On Thursday, Addison Rae, one of TikTok’s biggest and highest-paid stars, was notified her account had been “permanently banned” from the social media site, but it has since been reinstated – a decision that has many wondering why the app would quiet one of its most popular traffic attractions.
- Rae, who has over 85 million TikTok followers, posted screenshots of a message from the video-sharing app on Twitter late Thursday night, saying her account had been “permanently banned due to multiple violations of our Community Guidelines,” but did not elaborate or speculate on how she violated the terms.
- Rae’s account “was momentarily offline yesterday night then restored within an hour,” according to TikTok representatives.
- Rae’s reps and TikTok declined to comment on why Rae’s account was suspended.
“Well, it’s time to find a job,” the 21-year-old said alongside the screenshots on Twitter.
Rae’s true name is Addison Rae Easterling, and she was last seen on TikTok on Thursday. She joined the platform in 2019 and soon rose to become one of the app’s most popular characters. Rae defeated Charli D’Amelio, the most-followed person on TikTok, to the top of Forbes’ list of the highest-paid TikTok producers in 2020. Rae became famous after releasing brief dancing and lip-syncing videos on YouTube. Outside of the digital realm, the former LSU student has had a lot of success. She featured in Netflix’s “He’s All That” earlier this year. In September, she attended the Met Gala. She became good friends with Kourtney Kardashian and made an appearance on “Keeping Up With the Kardashians.” “Obsessed,” a song by Rae, was also published. Item, her cosmetics line, is sold at stores such as Sephora.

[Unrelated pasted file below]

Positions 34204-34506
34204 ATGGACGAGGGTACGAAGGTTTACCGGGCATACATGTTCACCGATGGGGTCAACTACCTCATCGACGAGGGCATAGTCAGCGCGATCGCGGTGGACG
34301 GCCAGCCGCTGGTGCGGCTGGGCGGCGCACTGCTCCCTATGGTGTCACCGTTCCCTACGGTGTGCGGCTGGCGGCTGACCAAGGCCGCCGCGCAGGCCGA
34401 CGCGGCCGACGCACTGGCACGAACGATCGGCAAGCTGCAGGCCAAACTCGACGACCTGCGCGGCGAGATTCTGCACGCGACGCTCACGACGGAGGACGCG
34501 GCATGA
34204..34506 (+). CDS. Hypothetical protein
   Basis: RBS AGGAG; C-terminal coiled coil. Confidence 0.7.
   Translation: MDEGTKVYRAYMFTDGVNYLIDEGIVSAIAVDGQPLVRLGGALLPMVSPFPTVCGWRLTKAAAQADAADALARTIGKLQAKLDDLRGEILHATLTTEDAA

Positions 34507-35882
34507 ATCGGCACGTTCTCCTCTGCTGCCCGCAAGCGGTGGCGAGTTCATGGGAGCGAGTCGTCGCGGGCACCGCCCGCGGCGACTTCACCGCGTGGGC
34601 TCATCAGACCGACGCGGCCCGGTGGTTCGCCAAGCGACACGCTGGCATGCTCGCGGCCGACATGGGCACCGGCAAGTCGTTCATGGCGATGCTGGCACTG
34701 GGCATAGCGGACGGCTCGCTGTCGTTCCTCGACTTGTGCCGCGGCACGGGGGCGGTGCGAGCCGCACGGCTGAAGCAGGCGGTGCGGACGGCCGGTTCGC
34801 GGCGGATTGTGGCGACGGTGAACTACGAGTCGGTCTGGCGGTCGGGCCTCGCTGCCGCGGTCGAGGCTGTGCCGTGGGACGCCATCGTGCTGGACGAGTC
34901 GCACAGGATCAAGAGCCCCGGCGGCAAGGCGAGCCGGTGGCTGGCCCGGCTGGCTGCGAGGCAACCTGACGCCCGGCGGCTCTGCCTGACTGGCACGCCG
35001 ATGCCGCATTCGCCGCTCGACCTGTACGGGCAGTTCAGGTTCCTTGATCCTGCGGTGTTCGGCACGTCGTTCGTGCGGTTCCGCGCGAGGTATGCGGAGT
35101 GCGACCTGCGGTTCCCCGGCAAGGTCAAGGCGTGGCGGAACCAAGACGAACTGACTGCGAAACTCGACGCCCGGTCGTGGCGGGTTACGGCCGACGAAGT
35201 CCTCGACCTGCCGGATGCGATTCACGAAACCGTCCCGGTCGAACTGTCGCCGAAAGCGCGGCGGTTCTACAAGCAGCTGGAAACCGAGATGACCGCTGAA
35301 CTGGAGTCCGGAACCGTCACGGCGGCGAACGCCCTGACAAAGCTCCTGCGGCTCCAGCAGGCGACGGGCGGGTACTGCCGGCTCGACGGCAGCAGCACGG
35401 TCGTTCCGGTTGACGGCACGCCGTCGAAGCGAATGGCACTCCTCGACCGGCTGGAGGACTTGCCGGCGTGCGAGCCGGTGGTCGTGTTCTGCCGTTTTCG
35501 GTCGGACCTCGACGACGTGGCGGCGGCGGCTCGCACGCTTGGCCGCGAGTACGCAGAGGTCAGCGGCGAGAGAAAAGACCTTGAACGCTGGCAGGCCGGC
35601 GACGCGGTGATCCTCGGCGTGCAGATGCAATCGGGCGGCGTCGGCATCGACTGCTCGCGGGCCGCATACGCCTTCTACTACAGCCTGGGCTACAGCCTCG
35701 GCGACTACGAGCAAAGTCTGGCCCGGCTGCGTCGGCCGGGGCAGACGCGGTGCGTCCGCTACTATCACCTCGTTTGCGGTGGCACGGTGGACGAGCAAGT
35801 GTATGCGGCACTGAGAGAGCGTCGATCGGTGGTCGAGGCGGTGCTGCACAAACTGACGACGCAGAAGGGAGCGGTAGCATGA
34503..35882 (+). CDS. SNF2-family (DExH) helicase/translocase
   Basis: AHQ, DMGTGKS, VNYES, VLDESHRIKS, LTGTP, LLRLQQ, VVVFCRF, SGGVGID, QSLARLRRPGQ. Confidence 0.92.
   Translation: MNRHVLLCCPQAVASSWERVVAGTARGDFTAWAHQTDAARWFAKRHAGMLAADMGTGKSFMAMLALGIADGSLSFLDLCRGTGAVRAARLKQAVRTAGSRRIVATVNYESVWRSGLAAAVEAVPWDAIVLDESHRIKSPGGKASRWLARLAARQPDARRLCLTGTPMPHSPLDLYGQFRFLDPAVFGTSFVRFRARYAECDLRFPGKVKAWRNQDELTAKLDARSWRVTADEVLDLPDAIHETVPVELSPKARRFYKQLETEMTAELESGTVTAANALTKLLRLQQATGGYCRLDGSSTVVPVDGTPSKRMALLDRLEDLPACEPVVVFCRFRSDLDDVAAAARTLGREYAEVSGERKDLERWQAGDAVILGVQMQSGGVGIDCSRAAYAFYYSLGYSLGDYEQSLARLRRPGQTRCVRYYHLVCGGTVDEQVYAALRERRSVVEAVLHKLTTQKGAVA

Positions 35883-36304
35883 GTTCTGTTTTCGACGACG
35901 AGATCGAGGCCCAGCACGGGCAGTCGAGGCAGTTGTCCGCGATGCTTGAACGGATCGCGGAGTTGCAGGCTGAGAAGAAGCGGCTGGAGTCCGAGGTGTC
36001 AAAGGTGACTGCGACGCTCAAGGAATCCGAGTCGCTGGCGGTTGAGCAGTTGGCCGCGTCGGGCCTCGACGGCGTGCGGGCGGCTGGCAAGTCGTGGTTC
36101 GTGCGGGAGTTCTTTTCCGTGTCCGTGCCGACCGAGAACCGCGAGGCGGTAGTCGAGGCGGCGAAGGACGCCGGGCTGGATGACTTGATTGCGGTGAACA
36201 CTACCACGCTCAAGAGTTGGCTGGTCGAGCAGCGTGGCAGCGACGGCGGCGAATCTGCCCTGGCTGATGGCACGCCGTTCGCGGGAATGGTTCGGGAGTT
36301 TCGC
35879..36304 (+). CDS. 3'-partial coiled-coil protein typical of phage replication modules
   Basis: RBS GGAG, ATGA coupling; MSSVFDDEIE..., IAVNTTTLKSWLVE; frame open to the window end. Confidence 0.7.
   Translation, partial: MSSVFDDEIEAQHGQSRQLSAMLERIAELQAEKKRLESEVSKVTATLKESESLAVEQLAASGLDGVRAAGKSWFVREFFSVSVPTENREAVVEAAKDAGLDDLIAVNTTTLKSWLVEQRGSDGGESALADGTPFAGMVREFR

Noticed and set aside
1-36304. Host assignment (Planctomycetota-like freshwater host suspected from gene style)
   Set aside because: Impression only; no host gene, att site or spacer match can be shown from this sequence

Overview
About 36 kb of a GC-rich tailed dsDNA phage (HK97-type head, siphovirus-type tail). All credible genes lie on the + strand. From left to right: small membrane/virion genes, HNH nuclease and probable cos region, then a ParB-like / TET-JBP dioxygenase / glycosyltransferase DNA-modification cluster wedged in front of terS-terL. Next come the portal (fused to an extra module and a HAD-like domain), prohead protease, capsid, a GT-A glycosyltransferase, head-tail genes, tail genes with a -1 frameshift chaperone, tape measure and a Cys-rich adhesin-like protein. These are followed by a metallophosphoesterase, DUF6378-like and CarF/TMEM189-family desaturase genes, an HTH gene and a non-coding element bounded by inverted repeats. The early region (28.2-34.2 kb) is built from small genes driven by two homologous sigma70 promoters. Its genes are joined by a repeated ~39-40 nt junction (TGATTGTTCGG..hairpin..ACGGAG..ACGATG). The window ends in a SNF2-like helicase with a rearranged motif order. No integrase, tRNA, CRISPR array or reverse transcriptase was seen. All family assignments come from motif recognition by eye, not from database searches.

5% of the total According to TechCrunch, that’s how many videos on TikTok were pulled down by the automatic function for breaching standards but were eventually reinstated.
TikTok’s community standards are inconsistently implemented, owing to an algorithm that frequently leaves creators in the dust. Users are not allowed to transmit violent extremism, hate speech, illegal actions, violent and graphic content, suicide, self-harm, and dangerous acts, nudity or sexual activity, harassment, or bullying, according to the standards. Videos are also scrutinized for kids’ safety and authenticity, as well as for disseminating false information, artificially increasing interaction, or impersonating someone else. According to TechCrunch, Black artists have raised concerns about the automated takedown tool, claiming that their films are labeled as improper but comparable footage from white users are not.